Drat. I never knew there was a distinction! Until now. :(
I also didn't know enough to even think to ask about a distinction.
In hindsight, I would have used long-radius elbows had I known of
their very existence, especially since I had tons of room:
It seems, upon looking just now at my original professionally
installed plumbing, that there were no long-radius elbows used:
That's odd, because there was plenty of room, so, I wonder why
the builders opted for short-radius elbows instead of the more
efficient longer-radius elbows (which can't possibly have cost
all that much more, can they?).
From my experience most pool installers are ambivalent about pool
hydraulics and if they end up having to much head, they just use a
bigger pump or tell you to run it longer.
They just go for a compact jumble of pipes that looks pretty.
There were several good web sites that had hydraulic calculators when
I was building my pool. (google pool hydraulics)
I ended up using 3" pipe with sweeps for the curves on the long trunk
runs, necking down to 2", then 1.5" at each return and minimized the
number of elbows in the "pack" area. I used 45s to get into the ground
and back out, That saves you the "price" of less than half of the head
calc vs a pair of 90s.
The end result was I could turn over a 15,000 gallon pool with 1hp
less than 5 hours. I get the spa turned over for free.
I spent another $50 on the bigger pipe but I got that back in
electrical savings pretty fast and my pump cruises at 4-5 PSI with a
Most of what that article says is either wrong or irrelevant
"The main reason for running the pool pump during the daylight hours
is to ensure proper sanitation. Chlorine is degraded by sunlight, so
there is a larger demand on the chlorine residual during the day."
Yes, some of the chlorine is going to be degraded by sunlight, but so
I've had my pool sit all day without circulating, checked the chlorine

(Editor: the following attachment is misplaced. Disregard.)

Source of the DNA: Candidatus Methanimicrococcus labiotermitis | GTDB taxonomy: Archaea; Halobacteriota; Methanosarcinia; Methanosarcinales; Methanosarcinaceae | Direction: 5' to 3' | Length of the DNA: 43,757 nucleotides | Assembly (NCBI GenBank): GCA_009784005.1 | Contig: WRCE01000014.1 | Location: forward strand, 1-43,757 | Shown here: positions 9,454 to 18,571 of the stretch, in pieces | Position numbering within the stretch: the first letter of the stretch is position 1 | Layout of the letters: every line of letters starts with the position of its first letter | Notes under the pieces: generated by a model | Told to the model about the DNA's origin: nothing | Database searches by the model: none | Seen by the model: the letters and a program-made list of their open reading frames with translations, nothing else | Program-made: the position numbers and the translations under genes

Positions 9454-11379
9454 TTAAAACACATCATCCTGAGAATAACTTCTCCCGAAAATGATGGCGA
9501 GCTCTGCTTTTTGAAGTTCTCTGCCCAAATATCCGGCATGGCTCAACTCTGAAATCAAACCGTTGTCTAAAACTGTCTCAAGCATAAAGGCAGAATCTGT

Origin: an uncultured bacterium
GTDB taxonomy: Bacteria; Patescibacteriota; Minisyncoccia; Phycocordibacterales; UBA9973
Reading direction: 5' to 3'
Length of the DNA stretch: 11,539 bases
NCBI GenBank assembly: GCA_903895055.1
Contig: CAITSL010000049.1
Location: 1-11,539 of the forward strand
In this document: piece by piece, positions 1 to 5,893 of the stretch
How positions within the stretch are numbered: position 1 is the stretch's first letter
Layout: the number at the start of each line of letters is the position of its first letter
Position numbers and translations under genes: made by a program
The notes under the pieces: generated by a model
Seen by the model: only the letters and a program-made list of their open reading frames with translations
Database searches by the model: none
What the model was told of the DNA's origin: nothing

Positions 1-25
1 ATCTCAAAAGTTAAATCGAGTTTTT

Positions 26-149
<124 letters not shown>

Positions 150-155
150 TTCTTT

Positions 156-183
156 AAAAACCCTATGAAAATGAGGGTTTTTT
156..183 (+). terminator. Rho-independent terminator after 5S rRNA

there isn't a measurable difference. It's still at a perfectly
the same at 5PM as it was at 8AM. That's what stabilizer is for.
"When the pool pump is operating, the circulation in the pool
disperses the chlorine throughout the pool."
That's true, but dispersing it at night works about the same. And
once dispersed, it doesn't just change dramatically in 12 hours.
"Also, most pools use some type of chlorinator that adds chlorine only
when the pump is running."
I think that is flat out BS.
"By running the pump during the day, it helps keep the chlorine at a
I agree in theory, it would keep it more constant during the day. But
it's plenty constant enough with the pump off during the day. Absent
"Use of the pool also consumes the chlorine, and most swim during the
Again this apparently assumes you have an inline chlorinator.
"Having the proper levels of chlorine helps kill algae spores, germs,
bacteria and other contaminants as soon as they enter the pool. If the
chlorine level is too low, or not dispersed evenly throughout the
pool, it gives these "intruders" the possibility of gaining a toe-hold
and starting to grow. This can result in cloudy water, algae blooms
and even recreational water illnesses that can be transmitted between
Proper level of chlorine and filtering at night are not mutually
"Many pool owners are starting to install alternative methods of
chlorination and sanitation on their pools. These include salt
chlorination and ozone. The same rules apply to these as with
Which also appears to be irrelevant.
"The only way to make sure your pool is safe for bathers is using a
good quality test kit to make sure the water is properly sanitized,
says Steve Bludsworth, owner of All-Pool Service & Supply in Orlando."
That's about the only thing here I agree with.
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